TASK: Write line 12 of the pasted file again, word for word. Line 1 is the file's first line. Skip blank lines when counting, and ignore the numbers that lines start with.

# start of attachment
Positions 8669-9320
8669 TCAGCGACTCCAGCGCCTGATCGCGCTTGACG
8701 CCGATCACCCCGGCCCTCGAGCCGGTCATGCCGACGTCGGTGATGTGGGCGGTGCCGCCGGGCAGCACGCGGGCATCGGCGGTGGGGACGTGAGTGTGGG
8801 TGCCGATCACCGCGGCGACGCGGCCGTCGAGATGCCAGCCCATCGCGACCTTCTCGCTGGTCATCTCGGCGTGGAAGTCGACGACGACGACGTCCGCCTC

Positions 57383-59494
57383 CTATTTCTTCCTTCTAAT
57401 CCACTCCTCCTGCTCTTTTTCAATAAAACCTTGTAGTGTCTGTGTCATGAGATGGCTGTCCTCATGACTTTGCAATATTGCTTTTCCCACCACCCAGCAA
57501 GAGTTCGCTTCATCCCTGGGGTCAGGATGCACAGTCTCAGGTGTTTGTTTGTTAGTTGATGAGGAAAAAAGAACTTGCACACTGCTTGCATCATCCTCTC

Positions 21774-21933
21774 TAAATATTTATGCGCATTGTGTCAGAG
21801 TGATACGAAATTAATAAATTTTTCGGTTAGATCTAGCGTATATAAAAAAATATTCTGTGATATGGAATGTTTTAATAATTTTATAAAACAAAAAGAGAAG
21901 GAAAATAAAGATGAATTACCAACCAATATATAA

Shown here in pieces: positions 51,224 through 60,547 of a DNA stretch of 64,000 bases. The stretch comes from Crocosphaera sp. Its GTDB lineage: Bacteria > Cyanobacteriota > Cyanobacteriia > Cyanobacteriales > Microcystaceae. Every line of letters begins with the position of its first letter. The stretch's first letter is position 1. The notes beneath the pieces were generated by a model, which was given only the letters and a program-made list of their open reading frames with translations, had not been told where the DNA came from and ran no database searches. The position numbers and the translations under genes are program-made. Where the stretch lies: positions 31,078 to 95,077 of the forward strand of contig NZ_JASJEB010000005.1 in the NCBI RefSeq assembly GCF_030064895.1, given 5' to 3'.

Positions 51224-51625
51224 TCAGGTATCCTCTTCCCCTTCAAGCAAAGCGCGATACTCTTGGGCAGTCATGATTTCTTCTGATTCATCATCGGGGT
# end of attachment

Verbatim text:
21901 GAAAATAAAGATGAATTACCAACCAATATATAA